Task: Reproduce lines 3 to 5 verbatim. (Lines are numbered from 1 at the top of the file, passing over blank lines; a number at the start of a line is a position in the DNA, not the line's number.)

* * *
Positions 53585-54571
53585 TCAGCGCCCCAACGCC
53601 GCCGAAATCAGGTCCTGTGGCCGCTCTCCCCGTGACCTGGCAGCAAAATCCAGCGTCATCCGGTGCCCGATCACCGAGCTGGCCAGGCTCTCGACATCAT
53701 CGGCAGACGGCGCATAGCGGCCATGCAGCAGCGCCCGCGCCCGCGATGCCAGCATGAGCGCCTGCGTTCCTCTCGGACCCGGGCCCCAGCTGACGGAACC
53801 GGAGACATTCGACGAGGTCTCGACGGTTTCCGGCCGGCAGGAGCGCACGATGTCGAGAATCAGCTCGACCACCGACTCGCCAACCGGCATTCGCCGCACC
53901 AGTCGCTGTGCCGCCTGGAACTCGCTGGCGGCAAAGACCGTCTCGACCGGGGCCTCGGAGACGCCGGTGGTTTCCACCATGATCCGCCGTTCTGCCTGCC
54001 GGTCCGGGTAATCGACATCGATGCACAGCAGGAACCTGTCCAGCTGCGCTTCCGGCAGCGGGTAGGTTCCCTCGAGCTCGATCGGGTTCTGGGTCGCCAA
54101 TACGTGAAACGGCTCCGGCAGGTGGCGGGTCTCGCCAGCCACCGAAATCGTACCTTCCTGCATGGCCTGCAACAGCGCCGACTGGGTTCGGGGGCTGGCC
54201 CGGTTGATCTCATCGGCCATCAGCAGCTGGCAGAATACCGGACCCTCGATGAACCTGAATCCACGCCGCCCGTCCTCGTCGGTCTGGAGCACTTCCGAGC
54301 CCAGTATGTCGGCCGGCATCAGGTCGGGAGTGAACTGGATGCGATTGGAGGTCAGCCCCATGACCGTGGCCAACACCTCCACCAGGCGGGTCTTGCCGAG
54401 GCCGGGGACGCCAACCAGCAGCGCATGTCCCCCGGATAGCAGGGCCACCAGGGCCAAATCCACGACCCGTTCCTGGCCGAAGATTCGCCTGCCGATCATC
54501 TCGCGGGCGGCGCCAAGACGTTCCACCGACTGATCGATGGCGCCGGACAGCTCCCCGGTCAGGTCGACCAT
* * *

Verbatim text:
53601 GCCGAAATCAGGTCCTGTGGCCGCTCTCCCCGTGACCTGGCAGCAAAATCCAGCGTCATCCGGTGCCCGATCACCGAGCTGGCCAGGCTCTCGACATCAT
53701 CGGCAGACGGCGCATAGCGGCCATGCAGCAGCGCCCGCGCCCGCGATGCCAGCATGAGCGCCTGCGTTCCTCTCGGACCCGGGCCCCAGCTGACGGAACC
53801 GGAGACATTCGACGAGGTCTCGACGGTTTCCGGCCGGCAGGAGCGCACGATGTCGAGAATCAGCTCGACCACCGACTCGCCAACCGGCATTCGCCGCACC